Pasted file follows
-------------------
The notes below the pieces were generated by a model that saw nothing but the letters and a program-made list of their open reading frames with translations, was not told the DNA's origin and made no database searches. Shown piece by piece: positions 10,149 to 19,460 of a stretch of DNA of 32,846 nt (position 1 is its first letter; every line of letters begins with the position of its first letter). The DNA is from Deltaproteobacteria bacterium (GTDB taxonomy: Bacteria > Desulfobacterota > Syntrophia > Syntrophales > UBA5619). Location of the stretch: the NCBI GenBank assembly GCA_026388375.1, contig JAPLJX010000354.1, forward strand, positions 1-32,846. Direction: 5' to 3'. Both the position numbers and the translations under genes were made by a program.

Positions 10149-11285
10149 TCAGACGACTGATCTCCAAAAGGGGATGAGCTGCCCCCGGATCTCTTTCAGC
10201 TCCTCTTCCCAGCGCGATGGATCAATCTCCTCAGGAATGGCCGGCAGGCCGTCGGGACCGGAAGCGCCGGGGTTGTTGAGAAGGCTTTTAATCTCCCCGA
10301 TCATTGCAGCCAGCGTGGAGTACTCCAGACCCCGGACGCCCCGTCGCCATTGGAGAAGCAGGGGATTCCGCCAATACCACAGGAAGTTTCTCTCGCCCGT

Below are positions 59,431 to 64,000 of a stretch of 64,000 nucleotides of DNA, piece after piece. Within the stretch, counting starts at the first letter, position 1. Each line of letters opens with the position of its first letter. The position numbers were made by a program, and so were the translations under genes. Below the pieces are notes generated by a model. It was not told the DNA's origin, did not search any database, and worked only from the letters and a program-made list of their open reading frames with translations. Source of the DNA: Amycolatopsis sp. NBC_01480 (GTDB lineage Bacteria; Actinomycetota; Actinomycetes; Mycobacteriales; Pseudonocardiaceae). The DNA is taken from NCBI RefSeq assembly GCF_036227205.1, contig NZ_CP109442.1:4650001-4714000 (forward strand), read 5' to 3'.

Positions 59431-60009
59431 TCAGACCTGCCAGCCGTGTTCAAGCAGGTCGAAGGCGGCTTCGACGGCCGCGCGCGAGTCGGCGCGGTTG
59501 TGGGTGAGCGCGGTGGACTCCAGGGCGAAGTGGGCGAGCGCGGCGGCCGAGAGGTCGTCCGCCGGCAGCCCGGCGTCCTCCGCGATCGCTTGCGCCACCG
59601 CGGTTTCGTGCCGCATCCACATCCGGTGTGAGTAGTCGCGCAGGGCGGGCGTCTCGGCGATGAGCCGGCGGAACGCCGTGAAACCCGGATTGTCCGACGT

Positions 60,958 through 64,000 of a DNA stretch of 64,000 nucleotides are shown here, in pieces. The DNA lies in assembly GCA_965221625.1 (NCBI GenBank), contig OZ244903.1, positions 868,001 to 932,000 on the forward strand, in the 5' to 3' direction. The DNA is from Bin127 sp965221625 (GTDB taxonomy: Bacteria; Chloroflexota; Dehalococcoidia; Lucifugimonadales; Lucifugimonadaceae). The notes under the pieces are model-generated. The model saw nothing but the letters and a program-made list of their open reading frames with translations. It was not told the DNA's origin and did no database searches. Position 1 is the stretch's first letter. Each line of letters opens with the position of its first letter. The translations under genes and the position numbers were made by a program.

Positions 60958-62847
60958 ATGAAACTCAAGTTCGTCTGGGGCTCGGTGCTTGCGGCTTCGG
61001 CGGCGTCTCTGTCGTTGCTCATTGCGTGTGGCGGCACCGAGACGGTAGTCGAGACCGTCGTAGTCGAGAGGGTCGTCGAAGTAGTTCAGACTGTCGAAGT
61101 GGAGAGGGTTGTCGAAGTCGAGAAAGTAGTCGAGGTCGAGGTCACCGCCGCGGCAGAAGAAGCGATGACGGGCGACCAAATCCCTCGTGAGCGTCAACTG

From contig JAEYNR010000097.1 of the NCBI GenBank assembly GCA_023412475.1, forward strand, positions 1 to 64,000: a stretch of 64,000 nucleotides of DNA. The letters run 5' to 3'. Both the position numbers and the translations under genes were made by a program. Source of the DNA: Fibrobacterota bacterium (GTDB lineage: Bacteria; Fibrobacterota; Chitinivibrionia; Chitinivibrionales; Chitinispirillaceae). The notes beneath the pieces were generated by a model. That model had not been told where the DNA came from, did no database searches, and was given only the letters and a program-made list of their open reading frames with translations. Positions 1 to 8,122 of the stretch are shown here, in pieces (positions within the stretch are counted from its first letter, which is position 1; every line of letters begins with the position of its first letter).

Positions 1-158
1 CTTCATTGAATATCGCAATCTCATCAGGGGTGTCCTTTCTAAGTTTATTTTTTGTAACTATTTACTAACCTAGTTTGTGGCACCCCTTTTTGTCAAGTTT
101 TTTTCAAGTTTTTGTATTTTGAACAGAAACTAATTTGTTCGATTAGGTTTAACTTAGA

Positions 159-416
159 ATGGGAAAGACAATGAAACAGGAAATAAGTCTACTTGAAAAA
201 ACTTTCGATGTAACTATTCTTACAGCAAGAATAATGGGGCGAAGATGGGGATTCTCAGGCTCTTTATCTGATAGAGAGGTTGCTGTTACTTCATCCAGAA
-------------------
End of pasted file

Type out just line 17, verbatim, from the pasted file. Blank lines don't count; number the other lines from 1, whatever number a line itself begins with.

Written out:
Positions 1-158